If a location continues to be a high shrink offender or if it finds itself having a good year followed by a bad, then that store didn’t learn anything. The target store program did not create a culture of loss prevention. It just temporarily put out a fire without extinguishing the embers below the debris.
So how do you know if you’ve created a culture of shrink reduction?
A simple analysis provides the answer.
First, a target store will improve results and graduate from the list within one or two cycles.
Second, each year their shrink results will continue to improve incrementally—through employee efforts and in the absence of a “special” program.
Third, relative to the chain results, program graduates will move from the worst of the worst to the best of the best, not through great leaps but through consistent, learned practices that are passed on to each new hire.
When developed and executed correctly a target store program provides the tools and training necessary to create a reliable and consistent culture of loss prevention. It delivers a program that installs positive psychology of team focus and effort, of employee empowerment, and recognition. The details may vary to fit the company, but the basic tenets remain the same.
If you want your target stores to truly learn the critical components of best practices, then the aim should be to influence the birth of the proper culture and not to punish the previous results.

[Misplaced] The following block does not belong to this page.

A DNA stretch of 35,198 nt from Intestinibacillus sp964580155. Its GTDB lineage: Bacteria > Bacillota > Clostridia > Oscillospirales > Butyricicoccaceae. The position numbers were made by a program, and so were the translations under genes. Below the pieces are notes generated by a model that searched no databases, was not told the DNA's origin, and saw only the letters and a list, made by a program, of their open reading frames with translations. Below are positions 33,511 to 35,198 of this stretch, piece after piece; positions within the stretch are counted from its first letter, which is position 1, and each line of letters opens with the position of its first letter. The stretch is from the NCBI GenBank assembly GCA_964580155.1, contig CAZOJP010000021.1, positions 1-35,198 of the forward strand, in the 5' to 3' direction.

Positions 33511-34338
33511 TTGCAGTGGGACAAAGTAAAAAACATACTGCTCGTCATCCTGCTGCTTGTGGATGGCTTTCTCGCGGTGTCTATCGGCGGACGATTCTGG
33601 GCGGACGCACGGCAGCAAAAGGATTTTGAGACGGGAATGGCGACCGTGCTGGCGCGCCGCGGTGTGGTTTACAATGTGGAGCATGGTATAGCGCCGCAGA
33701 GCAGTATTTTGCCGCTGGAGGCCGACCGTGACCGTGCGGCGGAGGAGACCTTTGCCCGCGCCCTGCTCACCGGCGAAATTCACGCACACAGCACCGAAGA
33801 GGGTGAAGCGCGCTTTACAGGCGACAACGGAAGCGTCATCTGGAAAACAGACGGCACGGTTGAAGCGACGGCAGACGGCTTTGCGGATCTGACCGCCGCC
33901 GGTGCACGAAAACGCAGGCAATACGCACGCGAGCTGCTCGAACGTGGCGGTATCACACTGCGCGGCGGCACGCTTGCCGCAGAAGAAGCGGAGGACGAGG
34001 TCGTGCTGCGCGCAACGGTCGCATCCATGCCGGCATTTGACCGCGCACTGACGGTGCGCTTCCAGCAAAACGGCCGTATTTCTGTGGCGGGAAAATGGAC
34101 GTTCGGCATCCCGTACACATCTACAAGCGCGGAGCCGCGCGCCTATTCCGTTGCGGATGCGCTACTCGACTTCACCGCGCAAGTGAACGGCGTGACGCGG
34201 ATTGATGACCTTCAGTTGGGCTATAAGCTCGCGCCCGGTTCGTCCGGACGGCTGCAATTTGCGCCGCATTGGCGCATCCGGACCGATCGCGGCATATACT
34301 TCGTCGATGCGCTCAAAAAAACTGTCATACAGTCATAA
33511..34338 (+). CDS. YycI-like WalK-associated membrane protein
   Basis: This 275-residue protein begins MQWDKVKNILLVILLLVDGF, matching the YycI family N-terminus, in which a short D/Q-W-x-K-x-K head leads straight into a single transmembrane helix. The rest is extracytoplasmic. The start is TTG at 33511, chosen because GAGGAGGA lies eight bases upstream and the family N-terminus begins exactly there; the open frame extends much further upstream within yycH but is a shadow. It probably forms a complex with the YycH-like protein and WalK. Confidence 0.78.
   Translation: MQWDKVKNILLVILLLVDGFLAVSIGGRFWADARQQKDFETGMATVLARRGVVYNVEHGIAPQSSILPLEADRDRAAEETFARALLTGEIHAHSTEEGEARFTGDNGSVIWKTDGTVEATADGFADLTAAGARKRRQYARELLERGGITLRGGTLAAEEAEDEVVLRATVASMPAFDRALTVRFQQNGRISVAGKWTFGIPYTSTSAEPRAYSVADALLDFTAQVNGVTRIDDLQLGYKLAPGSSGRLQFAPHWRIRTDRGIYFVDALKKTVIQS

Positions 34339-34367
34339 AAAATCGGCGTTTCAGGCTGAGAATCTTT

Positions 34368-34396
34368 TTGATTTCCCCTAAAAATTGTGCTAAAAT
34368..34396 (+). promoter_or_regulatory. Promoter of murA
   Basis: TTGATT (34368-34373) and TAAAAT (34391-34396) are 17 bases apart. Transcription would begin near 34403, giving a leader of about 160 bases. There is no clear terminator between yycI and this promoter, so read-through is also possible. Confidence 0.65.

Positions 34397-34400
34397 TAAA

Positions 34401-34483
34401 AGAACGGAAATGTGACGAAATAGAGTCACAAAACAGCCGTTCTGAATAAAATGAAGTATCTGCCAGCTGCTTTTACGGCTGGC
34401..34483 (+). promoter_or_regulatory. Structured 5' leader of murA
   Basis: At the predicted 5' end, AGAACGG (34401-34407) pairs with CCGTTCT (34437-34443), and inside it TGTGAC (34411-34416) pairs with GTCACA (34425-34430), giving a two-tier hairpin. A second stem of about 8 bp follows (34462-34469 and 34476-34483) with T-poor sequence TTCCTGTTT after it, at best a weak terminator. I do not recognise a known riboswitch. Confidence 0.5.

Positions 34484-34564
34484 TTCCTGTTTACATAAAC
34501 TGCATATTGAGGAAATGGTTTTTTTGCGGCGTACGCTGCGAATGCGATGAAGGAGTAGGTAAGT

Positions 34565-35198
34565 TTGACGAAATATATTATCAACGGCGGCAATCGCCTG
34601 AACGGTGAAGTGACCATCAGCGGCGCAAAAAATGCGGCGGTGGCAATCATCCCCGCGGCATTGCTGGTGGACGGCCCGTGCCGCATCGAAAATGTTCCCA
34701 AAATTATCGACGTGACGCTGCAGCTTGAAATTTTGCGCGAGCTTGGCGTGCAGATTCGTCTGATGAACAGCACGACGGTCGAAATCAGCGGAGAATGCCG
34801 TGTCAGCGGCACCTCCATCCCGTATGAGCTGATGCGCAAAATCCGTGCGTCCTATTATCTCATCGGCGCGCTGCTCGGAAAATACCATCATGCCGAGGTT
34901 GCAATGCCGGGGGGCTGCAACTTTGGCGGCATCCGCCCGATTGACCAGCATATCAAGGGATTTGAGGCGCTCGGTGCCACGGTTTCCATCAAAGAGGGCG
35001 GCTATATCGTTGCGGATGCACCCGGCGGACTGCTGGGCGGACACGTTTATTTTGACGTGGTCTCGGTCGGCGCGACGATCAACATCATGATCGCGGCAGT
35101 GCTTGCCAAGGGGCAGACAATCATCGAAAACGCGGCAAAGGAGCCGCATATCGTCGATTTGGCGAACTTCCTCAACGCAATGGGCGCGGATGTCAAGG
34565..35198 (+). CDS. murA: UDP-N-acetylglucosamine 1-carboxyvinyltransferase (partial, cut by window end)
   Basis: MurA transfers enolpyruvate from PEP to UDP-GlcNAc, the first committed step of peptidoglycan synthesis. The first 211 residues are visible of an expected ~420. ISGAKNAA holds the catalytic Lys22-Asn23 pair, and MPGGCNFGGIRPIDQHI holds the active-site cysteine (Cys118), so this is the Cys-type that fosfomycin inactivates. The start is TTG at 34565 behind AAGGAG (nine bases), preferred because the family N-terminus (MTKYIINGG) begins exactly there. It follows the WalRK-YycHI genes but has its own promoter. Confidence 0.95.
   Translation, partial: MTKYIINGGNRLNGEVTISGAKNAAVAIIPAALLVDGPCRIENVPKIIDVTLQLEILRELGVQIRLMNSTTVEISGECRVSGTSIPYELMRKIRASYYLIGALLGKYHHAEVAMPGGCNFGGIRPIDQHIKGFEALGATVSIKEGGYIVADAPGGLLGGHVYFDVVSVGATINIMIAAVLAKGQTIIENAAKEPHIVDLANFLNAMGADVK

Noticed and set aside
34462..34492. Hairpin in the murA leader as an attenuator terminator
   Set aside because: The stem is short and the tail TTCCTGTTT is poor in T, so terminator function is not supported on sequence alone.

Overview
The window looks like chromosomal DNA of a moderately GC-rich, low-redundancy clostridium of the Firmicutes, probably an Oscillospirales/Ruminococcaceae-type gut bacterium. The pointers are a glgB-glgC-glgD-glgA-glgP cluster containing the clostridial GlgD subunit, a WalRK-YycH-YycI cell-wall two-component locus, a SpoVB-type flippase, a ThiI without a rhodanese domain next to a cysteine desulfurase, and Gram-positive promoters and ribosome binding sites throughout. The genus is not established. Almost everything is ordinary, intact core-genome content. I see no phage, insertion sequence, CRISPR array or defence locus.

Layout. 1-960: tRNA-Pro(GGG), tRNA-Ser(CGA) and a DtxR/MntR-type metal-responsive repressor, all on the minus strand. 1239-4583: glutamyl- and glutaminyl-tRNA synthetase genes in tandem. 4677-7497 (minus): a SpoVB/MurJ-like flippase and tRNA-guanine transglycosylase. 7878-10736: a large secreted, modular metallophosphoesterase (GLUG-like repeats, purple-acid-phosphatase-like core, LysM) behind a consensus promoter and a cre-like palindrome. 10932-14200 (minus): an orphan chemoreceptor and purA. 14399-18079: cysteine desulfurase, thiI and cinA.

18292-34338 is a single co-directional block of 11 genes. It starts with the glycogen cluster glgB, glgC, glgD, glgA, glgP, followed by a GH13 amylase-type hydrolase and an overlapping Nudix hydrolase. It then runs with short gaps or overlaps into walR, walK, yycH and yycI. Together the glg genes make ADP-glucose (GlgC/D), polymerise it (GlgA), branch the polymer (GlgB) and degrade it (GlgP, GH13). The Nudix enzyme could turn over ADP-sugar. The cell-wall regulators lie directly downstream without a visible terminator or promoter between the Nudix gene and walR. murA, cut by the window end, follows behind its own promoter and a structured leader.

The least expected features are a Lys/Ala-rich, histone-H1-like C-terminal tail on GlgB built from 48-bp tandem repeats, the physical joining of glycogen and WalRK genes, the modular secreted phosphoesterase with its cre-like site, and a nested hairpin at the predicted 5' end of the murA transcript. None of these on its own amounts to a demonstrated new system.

In the end, it comes down to the differences between persuasion and influence.
Persuasion requires monitoring, reminding, and continued attention because the receiver hasn’t bought into the idea. Certainly, a new employee or a new manager doesn’t understand why they are being “punished” for the actions of the previous team.
Influence is best.
Influence is a process whereby the receiver has decided to incorporate the idea as their own. As their “idea” they are fully committed to the process and practice. Once we’ve gained that way of thinking from them our workload is lessened.
As I said in a previous article, the whack-a-mole approach to shrink reduction takes too much effort, too much money, and creates a putting-out-fires system that seldom works in the long-term. In fact, it’s a system of policing and reactionary tactics rather than one of true loss prevention.
You probably have your own ideas on effective target store strategies. So, leave a comment and let us know how do you ensure your program is a positive learning experience designed to create a culture and not a punitive program that works only while it’s being enforced?
Director of Business Development & Marketing
HS Brands Global
Raymond Esposito has over 28 years of loss prevention experience, working within the department store, specialty, and grocery segments of retail. He has developed loss prevention programs for over 125 retailers in the U.S., Canada, and the United Kingdom. He holds a bachelor’s degree in psychology from the University of Connecticut and is an expert witness.
At HS Brands Global we believe that every company needs the four corners of brand protection. Our Brand Shield programs help measure standards and compliance, protect against theft and loss, monitor customer experience, and verify programs and processes.